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This Science Experiment looks at whether Fish can be Raised in a Bottle

Subject:

Science  

Grades:

6, 7, 8  

Title – FISH IN A BOTTLE

By – Judy Schneider

Primary Subject – Science

Secondary Subjects – Science

Grade Level – 6 – 8 (adaptable)

SCIENCE PROJECT OF THE WEEK

FISH IN A BOTTLE

PROBLEM: Can I raise small fish in a closed system in a gallon bottle?

RESEARCH: Go to a store that sells fish and find out what fish need to live. Be sure to get the Bibliography information from the person you interview. This aquarium can be self-sustaining. But you will have to find out what to do to start it right.

HYPOTHESIS: What do you think you will have to do to make your aquarium self-sustaining?

MATERIALS:          

A one-gallon jar (glass or plastic, any shape) – a restaurant is a good source for a jar from pickles, olives, or cherries          

Gravel – about 1½ pounds

1 adult guppy

1 very small snail – you may get one with the plants, but make sure you have only one in the jar

Fish food

Aquatic plants – sagittaria, eelgrass, anacharis

PROCEDURE:

1. Wash the jar well

2. Fill three-quarters full with room-temperature tap water. Let stand for at least two days, uncovered.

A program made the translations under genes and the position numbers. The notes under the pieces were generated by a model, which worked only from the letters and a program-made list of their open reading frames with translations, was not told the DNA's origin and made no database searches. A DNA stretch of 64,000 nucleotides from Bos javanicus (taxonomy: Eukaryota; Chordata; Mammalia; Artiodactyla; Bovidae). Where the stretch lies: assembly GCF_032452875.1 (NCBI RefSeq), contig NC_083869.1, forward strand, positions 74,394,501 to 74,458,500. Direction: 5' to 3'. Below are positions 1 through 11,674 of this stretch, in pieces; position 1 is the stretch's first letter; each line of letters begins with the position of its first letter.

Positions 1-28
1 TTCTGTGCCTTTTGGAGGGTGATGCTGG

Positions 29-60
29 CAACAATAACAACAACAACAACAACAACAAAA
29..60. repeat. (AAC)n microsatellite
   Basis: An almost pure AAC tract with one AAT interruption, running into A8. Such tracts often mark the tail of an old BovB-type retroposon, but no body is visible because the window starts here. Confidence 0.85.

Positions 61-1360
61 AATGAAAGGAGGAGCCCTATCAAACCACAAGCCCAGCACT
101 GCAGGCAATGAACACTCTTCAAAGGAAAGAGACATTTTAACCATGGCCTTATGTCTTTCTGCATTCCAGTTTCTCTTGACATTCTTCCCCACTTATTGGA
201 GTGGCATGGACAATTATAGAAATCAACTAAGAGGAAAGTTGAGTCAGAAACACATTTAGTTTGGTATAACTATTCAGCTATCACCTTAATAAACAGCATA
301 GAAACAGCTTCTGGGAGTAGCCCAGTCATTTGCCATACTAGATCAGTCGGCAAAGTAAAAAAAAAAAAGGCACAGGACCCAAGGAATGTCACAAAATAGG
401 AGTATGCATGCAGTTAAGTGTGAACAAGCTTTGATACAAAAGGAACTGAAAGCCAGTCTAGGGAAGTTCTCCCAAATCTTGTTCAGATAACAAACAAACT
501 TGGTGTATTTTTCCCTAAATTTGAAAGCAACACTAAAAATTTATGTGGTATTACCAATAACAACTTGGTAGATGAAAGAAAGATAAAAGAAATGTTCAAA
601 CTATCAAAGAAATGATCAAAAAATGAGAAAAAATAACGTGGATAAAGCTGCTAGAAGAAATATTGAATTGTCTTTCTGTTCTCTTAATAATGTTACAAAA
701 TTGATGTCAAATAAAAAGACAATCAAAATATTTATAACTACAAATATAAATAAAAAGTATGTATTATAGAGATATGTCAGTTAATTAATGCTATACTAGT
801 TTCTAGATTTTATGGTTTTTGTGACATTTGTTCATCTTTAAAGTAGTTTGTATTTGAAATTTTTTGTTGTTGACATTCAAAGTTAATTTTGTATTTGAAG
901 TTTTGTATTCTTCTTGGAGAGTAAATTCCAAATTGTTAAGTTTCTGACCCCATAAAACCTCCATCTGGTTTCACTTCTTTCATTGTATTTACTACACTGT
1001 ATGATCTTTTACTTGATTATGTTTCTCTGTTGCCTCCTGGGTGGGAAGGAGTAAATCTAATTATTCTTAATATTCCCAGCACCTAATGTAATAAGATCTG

3. To clean the graves, place in a strainer and rinse with water. Do not use soap.

4. Transfer the gravel to the bottom of the jar. You should have a 2-inch layer.

5. Put the aquarium in a spot where it will get sunlight, but not direct sunlight, it is too hot.

6. Add plants and fish to the aquarium. Even if the plants do not have roots, push the stems into the gravel.

7. Observe your aquarium for 28 days. Make careful observations each day. Many days you may only observe that there was no change.

8. Enrichment: Get a male and a female guppy for your aquarium instead of only one guppy.

          Feeder guppies are very inexpensive and will work well for this experiment.

9. Enrichment: Be sure the jar you get has a lid. After about one week seal the jar with the lid and do not open it for the remaining 21 days of your experiment.

DATA: Make a data table to record your observations for the 28 days.

CONCLUSION: This is not optional. You must explain what you learned by doing this activity.

Remember that you must answer the question you asked in your original problem statement.

NOTE: BE SURE TO HAVE YOUR PARENT OR GUARDIAN SIGN YOUR WORK. PARENTS: YOUR SIGNATURE SHOWS THAT YOUR CHILD, NOT YOU, HAS DONE THE WORK.

E-Mail

Judy Schneider

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